I think there’s an element of truth to her. There’s an underlying truth to that whole family, and I think everybody has people like that in their family so everybody sort of relates to it. I would think of her like Archie Bunker – we all know that person, and all of us have somebody like that in our family, so it’s good to see it validated for us on television so we can laugh at it.

I have a really good friend who’s a psychologist, and she’s told me often that anybody who says they’re not living in a dysfunctional family is living alone. So we’re all going through it, I guess.

With the possible exception of The Honeymooners, Mama’s Family is the first time I can recall a variety show sketch transforming into a full-blown sitcom.

Yes, we were trying to figure that out one day while we were doing the bonus features, and The Honeymooners was the only thing we could come up with. And then I said, “Well, what about The Simpsons?” They, too, came from a variety show. They’re both great blue collar comedies.

At what point – during The Carol Burnett Show or after – was the idea presented for turning the sketch into a series?

The best I can remember it was at the beginning of the tenth season. Carol’s husband, Joe Hamilton, who was the executive producer of the show, pulled me aside one day. I remember the conversation vividly, and it’s funny because Carol knew nothing about this (she says). I remember they were blocking on stage for some other sketch, and he pulled me aside and we sat down in the audience, and he said, “I want to take Mama. I have an offer to do a series.” I had just been pregnant, and was very reluctant to put on a fat pad and be an old lady every week, and I said, “Well, what about Harvey and Carol?” And he said, “You don’t need them.” “I don’t need them? What if it doesn’t work?” And he said, “Then you’ll come back here.” And I said, “With my tail tucked between my legs? I don’t want to do that!”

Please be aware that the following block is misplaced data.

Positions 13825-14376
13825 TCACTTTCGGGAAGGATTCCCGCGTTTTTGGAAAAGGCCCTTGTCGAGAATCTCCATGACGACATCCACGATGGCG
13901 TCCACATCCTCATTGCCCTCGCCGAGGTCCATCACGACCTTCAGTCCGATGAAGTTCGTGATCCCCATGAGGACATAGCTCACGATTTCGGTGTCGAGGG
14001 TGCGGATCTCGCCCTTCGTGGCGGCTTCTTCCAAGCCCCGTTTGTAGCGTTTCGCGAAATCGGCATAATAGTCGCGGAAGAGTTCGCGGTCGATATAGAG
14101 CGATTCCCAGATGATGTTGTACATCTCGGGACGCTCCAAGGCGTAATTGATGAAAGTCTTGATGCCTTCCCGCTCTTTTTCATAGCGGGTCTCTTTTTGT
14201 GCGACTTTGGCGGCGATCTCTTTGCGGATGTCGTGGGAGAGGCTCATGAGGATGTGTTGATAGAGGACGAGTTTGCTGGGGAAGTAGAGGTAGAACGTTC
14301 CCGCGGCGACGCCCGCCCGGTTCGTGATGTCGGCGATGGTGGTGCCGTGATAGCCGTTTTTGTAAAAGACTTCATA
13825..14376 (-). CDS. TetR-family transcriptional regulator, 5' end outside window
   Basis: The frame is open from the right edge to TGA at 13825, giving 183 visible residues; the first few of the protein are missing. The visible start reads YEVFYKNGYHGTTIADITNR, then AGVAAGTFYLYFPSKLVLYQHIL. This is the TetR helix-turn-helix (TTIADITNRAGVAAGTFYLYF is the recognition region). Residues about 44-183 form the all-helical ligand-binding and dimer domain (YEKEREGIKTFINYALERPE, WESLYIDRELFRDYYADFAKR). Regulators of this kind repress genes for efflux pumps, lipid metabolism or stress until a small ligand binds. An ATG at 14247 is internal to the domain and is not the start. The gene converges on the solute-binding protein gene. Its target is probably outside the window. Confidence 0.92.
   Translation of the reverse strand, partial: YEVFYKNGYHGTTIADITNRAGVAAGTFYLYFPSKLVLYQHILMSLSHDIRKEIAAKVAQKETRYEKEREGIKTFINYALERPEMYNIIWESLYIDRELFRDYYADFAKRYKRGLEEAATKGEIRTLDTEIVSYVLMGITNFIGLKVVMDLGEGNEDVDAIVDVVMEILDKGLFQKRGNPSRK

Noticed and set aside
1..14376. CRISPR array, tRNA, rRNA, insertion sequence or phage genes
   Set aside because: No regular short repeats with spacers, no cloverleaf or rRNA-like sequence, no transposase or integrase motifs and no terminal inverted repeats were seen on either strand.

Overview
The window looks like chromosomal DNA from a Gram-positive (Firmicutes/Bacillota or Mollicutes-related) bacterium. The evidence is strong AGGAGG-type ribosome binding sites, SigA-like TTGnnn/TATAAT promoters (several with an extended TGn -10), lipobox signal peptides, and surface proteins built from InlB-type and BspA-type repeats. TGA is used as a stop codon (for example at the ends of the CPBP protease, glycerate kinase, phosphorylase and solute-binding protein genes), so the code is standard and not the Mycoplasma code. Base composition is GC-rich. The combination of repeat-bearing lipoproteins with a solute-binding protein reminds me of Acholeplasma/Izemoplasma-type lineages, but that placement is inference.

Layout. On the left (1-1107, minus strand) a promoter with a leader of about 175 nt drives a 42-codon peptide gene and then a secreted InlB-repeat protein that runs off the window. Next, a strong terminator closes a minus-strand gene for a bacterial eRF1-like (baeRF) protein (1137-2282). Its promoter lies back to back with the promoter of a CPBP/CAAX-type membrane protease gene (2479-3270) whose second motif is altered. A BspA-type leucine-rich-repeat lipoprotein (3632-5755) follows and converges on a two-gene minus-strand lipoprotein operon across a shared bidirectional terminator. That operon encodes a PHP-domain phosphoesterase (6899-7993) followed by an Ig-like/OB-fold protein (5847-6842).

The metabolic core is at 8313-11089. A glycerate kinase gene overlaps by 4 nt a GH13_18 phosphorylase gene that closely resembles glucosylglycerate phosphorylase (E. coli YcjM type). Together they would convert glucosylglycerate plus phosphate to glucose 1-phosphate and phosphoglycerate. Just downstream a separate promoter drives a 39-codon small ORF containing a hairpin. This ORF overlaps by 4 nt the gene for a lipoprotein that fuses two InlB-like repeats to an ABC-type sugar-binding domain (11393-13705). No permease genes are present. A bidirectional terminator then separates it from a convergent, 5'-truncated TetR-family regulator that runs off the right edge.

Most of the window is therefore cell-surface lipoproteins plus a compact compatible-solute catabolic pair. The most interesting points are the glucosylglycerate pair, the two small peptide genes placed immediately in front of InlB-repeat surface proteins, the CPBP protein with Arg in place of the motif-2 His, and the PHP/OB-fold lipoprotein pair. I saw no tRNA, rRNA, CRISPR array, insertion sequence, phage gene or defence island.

And I said no, which was very disappointing to him. Carol, of course, was thrilled, because she said, “That means we get to do it on my show.” Then after the show went off the air, Carol owed CBS a special, and she commissioned a 90 minute play from the same two writers, called “Eunice” – basically it was sort of a history of Eunice. Before it ever even aired, Carol invited us up to the house to screen it one night, and my husband said, “You just wait. They’re going to ask you back to do the series.” And no sooner had the credits started rolling, Carol said, “You have got to do this. You have to!” She and Harvey [Korman] and Joe Hamilton were all just so sure, and it was at that point that I decided, okay, let’s go ahead and do it.